- Reaching well-reasoned conclusions
- Considering alternative possibilities
- Testing conclusions
- Verifying if evidence/argument support the conclusions
Last Monday, I engaged in a public conversation with comedienne Ilana Glazer on the topic of “Intuition” at the Rubin Museum in New York City. For 45 minutes, we discussed the role of intuition on stage and in everyday life. Afterward came the Q&A session. Although the audience tossed a number of thought-provoking questions our way, one stands out—perhaps because I’m not satisfied with the response I gave at the time.
One of the themes that came out in the discussion was the need to find a balance between intuitive and analytical thinking. (This is a position I argued in my blog post “Are You an Intuitive or Analytical Thinker?") Our intuitions have been finely honed over evolutionary history for making quick decisions in the social realm. Within seconds, we know whether we like some or not, whether we trust them or not. We’re also remarkably good at predicting each other’s behavior in the moment.
Beyond the social realm, however, our intuitions often lead us astray—and often in predictable ways. And that’s where analytical thinking becomes important. Even if our rapid-response intuitive system is wrong, our slower, more effortful analytical system can bring us to the best decision.
And so we come to the question from the audience: “If you could only have one mode of thinking in your life—intuitive or analytical—which would you choose?”
I, the analytical scientist, quickly responded: “Of course you need both.”
But Ilana, the intuitive actress, was willing to play along with the hypothetical situation. Of course she chose intuition, as she couldn’t engage in her profession without it.
And I agreed it was the best choice in her situation. I also added that most people lead their lives solely on the basis of their intuitions, sometimes doing well and sometimes making disastrous choices. But then I said something that I now regret.
“If we were living on the savannahs of Africa engaged in a hunter-gatherer lifestyle, all we would need is our intuitions to guide us,” I said. “But our modern society is so far removed from the environment we are adapted for that we can no longer depend on intuition alone.”
It’s true that we live today in an environment vastly different from that in which we evolved. And this fact accounts in large part for why our intuitions so often lead us astray in modern life. That is, our intuitions are evolved for a stone-age hunter-gatherer lifestyle.
But that doesn’t mean analytical thinking is a modern invention. Quite to the contrary, hunter-gatherers display remarkable feats of analytical thinking. As Louis Liebenberg describes in his 2013 book The Origin of Science, persistence hunters in the Kalahari Desert engage in a process remarkably similar to the scientific method when stalking their prey.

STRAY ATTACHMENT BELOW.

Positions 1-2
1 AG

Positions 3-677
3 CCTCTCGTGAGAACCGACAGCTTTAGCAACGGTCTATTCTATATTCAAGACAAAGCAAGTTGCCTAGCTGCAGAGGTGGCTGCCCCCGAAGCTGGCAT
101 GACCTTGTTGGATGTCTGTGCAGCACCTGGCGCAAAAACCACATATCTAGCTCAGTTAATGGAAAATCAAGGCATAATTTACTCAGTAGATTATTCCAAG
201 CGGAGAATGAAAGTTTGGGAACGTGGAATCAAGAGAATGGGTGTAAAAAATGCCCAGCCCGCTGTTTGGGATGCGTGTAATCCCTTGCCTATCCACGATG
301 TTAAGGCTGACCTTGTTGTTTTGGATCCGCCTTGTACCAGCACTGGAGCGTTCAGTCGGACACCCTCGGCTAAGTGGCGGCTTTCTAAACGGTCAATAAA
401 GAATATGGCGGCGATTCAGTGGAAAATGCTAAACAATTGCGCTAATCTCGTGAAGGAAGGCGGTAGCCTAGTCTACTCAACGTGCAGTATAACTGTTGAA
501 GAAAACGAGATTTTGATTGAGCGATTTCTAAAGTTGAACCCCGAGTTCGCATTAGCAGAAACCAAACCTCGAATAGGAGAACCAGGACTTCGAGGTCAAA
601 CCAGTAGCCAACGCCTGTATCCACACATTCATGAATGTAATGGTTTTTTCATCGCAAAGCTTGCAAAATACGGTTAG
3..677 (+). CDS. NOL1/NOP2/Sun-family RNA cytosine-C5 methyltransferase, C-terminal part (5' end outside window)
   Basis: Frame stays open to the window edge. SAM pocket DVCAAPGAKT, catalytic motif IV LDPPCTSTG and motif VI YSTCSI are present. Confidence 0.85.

Persistence hunting is done without any projectile weapons. Instead, you run your prey to exhaustion and then finish it off with a knife. You see, four-legged animals can run fast but only for short distances, whereas humans run slow but can continue at that pace for hours.
Persistence hunters spot a likely prey, say a wounded gazelle, and chase after it. Of course the gazelle quickly leaps out of sight, but it leaves behind a trail of footprints. Furthermore, persistence hunters put themselves inside the mind of their prey and ask: “If I were being chased by humans, where would I go?” The team gathers data, debating and evaluating it, before heading off in the likely direction at a leisurely jog. When they find their prey cooling off under the shade of a tree, they once again take chase. This process is repeated until the animal collapses of heat exhaustion. Then all you have to do is slit its throat and carry it home.
The whole point is that even our hunter-gatherer ancestors relied on both intuitive and analytical reasoning. In the social realm, the fast thinking of intuition serves us quite well. But when it comes to important decisions outside that realm, intuitions will lead us astray and only a slow analytical process will lead us to good decisions. This is the lesson we need to take from our hunter-gatherer cousins, who presumably maintain the lifestyle of our ancestors.
This brings us back to the question of which is more important, intuitive or analytical thinking. In the Star Trek universe, the Vulcans have no emotions and are totally rational creatures. Yet if this were truly the case, Mr. Spock wouldn’t be able to order lunch in the ship’s galley, let alone interact successfully with his crewmates, because our day-to-day social decisions have no rational solution and we have only our intuitions to guide us.
On the other hand, the craziness of the current election season shows us only too clearly the lows to which we humans can sink when we chuck rational thought out the window and rely solely on our intuitions. I can hear our hunter-gatherer ancestors calling from their graves: “Take the time to think analytically, would you?”
Liebenberg, L. (2013). The origin of science: On the evolutionary roots of science and its implications for self-education and citizen science. Capetown, South Africa: CyberTracker.
David Ludden is the author of The Psychology of Language: An Integrated Approach (SAGE Publications).